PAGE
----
Think about it! EMC, Harvard University, Harvard Pilgrim Health Care, and John Hancock – to name just a few – are among the growing number of Massachusetts employers providing equal opportunities and protections to transgender people. Shouldn’t our state laws do the same?
Since legislation was first filed in 2007, the BBA has supported adding “gender identity and expression” to the state’s civil rights laws and to the list of offenses that are treated as hate crimes. A simple update to the Massachusetts discrimination laws, An Act Relative to Transgender Equal Rights really is a civil rights bill that would provide explicit protection to transgender people. Current Massachusetts civil rights laws prohibit discrimination only on the basis of age, race, creed, color, national origin, sexual orientation, sex and marital status.
Isn’t it about time that Massachusetts joins the growing number of states that already have laws protecting transgender people? A June 8th Judiciary Committee hearing is the next step in that process. The Judiciary Committee will hear testimony on H 502 and S 764, filed in the House by Representative Carl Sciortino and in the Senate by Senator Benjamin Downing.
We have made progress in this area. The Boston City Council passed a transgender protection ordinance nine years ago and earlier this year Governor Patrick signed an executive order banning discrimination against transgender state workers. With this order, Massachusetts joins several other states with executive orders protecting transgender state workers.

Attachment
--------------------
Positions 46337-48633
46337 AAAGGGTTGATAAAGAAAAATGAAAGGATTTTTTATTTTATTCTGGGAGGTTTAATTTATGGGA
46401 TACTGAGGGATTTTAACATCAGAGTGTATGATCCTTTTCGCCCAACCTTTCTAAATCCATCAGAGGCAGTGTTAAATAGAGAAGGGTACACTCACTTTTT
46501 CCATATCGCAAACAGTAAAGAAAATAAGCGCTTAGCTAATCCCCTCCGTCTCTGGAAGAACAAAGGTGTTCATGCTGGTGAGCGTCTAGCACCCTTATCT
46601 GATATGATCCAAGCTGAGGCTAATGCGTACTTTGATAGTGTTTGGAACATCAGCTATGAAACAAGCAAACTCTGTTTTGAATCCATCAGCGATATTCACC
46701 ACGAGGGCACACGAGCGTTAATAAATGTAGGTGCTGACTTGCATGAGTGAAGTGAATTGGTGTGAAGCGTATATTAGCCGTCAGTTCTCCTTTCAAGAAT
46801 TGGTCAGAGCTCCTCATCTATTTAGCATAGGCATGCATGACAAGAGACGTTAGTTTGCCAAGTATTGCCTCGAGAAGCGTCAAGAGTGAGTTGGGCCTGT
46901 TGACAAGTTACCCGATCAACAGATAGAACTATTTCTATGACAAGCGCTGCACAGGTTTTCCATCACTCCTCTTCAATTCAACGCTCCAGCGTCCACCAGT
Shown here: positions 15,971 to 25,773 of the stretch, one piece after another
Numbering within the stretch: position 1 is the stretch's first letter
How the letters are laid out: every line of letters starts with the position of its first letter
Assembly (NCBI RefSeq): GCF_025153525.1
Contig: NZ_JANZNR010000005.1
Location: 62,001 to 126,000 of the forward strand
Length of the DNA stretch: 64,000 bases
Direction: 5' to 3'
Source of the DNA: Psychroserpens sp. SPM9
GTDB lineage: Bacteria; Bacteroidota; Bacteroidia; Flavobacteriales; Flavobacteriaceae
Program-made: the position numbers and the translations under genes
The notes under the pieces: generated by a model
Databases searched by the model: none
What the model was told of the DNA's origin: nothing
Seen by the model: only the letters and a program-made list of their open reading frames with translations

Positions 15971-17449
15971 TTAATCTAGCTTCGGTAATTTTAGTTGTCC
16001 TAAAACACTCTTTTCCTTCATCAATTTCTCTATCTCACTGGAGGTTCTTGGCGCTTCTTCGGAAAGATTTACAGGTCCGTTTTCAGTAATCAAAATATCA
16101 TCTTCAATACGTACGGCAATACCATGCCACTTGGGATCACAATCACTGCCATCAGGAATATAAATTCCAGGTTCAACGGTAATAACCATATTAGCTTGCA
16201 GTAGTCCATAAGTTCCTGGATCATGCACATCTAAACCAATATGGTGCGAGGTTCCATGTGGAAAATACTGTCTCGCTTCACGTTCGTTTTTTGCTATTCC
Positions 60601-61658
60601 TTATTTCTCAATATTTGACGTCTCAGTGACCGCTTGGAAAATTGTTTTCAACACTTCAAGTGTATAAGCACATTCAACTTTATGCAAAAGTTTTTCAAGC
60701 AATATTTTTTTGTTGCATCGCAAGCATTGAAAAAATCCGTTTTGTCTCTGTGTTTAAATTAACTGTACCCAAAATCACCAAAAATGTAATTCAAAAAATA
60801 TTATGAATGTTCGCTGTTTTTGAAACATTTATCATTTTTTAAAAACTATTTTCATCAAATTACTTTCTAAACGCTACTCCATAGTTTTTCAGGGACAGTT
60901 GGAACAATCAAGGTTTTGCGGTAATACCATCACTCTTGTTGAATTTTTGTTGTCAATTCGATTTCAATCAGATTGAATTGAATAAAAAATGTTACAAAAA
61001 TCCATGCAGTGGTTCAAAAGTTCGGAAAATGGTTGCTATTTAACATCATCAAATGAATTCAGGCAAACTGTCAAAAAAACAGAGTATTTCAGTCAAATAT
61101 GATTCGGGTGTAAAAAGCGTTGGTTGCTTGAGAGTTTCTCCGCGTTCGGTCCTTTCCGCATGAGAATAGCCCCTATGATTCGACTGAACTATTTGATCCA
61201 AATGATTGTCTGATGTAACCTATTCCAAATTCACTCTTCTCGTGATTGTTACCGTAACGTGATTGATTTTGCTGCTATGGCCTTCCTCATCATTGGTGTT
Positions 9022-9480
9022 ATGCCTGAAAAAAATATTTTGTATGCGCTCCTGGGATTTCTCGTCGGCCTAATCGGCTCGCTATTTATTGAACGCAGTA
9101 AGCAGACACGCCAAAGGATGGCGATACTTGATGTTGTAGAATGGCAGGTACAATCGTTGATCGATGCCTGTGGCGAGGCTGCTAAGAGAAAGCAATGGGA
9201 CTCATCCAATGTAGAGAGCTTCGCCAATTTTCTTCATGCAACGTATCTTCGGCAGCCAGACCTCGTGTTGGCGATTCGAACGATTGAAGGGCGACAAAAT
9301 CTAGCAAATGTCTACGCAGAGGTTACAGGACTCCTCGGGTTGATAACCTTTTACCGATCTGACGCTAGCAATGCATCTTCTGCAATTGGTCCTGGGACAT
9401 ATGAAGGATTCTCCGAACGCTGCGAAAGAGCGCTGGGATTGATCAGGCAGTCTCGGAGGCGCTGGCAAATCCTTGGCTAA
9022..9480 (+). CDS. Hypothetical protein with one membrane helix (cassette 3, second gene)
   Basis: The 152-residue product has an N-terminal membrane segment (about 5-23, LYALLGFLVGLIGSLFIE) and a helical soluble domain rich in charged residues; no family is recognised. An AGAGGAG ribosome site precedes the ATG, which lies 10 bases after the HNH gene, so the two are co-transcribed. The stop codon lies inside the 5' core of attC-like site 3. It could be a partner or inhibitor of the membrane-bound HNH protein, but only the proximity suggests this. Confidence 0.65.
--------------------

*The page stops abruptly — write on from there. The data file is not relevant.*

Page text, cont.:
While these are significant steps, Massachusetts should protect all workers and not just state workers.
As in past legislative sessions, supporters of this proposal will probably far outnumber opponents. Even so, next week’s Judiciary Committee hearing is important. If this bill is passed, Massachusetts won’t be just joining a growing number of jurisdictions around the country that are enacting transgender-inclusive laws, but will be making a significant statement — that discrimination against transgender individuals is inconsistent with our common desire to live in a just society.
Government Relations Director
Boston Bar Association